Captain Adam West!

Adam West playing a Starfleet Captain? Yes, it happened, and in a surprisingly good ultra-low-budget movie called, for no reason that makes any sense to me, 'Warp Speed'. I've got a history with this film, largely because of the circumstances in which I first saw it – stuck in a remote part of Wales on my own with a three-day hurricane raging outside, and only two channels available on the television. One of which showed this movie no less than five times a day. Maybe it was Stockholm Syndrome, but when I got home, I actually sought out a copy for myself.

Let's get the bad out of the way first. This film was made for slightly less than I could find rummaging around the back of my couch. Adam West is the 'Special Guest Star', and I suspect ate up most of the budget. The effects are non-existent, the sets look cheap. Despite the fact that they make a big deal of the 'First Voyage to Saturn', they go on about this being a 'Starfleet Ship', I suspect because a lot of the production crew were Star Trek fans. Don't go into this expecting 2001, or Solaris. Having said that, there is a lot to commend about this production.

Too often, when a filmmaker is confronted with a minimal budget, they press ahead anyway with a plot that they simply can't put on the screen for the money they have, resulting in an embarrassing mess. This production has seen its limitations and instead chooses to do as much as they can with what they have – so while there are no effects to speak of, they don't need any for the tale. The sets look basic, but work reasonably well, and that there are few of them actually makes the setting look cramped and confined – and the director wasn't afraid to turn the lights down, which always helps!

I'm going to be spoiling the hell out of this movie, so if you just want a basic recommendation to seek it out and watch it, stop reading now.

The first spaceship to Saturn, under the command of Adam West, has an accident a half-year out from Earth, resulting in a mission abort. Worse, the ship can't sustain the whole crew, and one by one they are forced to commit suicide/murder to reduce their numbers, until ultimately there are only two left – and one of them must die. The movie actually takes place when the deserted ship gets back to Earth, and follows a psychic investigator trying to work out what happened by, essentially, talking to the ghosts of the crew.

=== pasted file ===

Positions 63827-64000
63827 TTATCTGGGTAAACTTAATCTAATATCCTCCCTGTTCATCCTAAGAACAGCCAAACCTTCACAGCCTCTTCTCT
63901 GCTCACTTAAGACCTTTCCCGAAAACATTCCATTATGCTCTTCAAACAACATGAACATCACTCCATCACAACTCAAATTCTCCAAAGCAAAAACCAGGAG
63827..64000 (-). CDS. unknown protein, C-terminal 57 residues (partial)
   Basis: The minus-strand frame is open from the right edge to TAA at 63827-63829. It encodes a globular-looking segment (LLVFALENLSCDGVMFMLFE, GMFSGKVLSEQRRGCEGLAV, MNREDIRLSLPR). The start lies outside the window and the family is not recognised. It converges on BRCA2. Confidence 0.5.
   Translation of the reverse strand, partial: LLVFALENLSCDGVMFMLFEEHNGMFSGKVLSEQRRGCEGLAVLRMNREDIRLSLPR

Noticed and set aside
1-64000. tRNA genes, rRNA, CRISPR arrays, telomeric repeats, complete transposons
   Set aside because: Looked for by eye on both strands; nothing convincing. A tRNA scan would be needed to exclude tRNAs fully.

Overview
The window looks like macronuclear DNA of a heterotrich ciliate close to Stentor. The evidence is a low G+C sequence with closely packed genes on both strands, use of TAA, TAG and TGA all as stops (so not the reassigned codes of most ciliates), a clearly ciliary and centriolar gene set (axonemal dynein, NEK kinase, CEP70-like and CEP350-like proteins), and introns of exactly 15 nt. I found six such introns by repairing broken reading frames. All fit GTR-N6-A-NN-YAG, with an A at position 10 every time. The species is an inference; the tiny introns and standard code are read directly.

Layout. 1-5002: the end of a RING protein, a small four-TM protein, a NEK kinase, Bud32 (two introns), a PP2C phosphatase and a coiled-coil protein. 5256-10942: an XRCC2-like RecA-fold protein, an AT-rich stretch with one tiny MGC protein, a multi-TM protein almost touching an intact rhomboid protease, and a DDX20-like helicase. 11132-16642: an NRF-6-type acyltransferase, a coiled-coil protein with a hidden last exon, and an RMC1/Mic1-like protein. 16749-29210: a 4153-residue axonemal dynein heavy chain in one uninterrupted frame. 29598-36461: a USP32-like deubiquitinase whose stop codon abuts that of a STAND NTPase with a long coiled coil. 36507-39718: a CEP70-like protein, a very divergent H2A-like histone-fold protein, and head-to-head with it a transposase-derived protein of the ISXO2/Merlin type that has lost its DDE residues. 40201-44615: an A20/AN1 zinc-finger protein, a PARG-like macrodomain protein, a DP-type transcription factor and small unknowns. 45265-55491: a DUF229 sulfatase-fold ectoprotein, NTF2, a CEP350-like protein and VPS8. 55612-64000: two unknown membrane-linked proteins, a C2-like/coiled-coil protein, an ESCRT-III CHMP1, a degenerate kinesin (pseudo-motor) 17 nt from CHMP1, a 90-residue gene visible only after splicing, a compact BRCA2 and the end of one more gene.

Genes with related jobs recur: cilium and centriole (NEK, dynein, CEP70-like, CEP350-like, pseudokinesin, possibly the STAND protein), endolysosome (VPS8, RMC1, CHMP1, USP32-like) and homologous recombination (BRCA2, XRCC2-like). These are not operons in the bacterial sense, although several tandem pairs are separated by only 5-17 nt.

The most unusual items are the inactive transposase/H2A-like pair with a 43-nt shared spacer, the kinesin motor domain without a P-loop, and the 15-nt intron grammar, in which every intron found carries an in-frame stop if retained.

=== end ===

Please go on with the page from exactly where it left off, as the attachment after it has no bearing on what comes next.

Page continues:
It shouldn't work, but it does, and you can see the investigator getting sucked in deeper and deeper, as you explore a surprisingly complicated story that follows the psychological unravelling of the crew, their addiction to a poker game with life and death as the stakes, their misuse of what amounts to a VR holodeck, and their response to the disaster – which boils down to the crew drawing cards to die, willingly or unwillingly. The characters, mostly, are surprisingly nuanced at times, and it's actually a great shame that this film didn't have a bigger budget; I think it would have been used well.

The acting is mostly half-decent, though the leading man (not Adam West) is rather one-note at times, the rest of the cast do a good job with a good script. The VR machine is used to highlight the crew's psyche rather well, the 'psychic investigator' is a novel way to tell the story, allowing the dull moments to be skipped, and there is a real sense of underlying horror and paranoia in the background. Adam West's Captain has a quite realistic breakdown – actually, he does darn good work in this one, and I think it's a shame that this little movie isn't better known.

Fundamentally, this film is an excellent demonstration that it is possible to do something good on a minimal budget, with the key being a solid story and a good script – neither of those things cost anything other than inspiration and perspiration, and with them in place, you're going to do well regardless of the money you have. Recommended.

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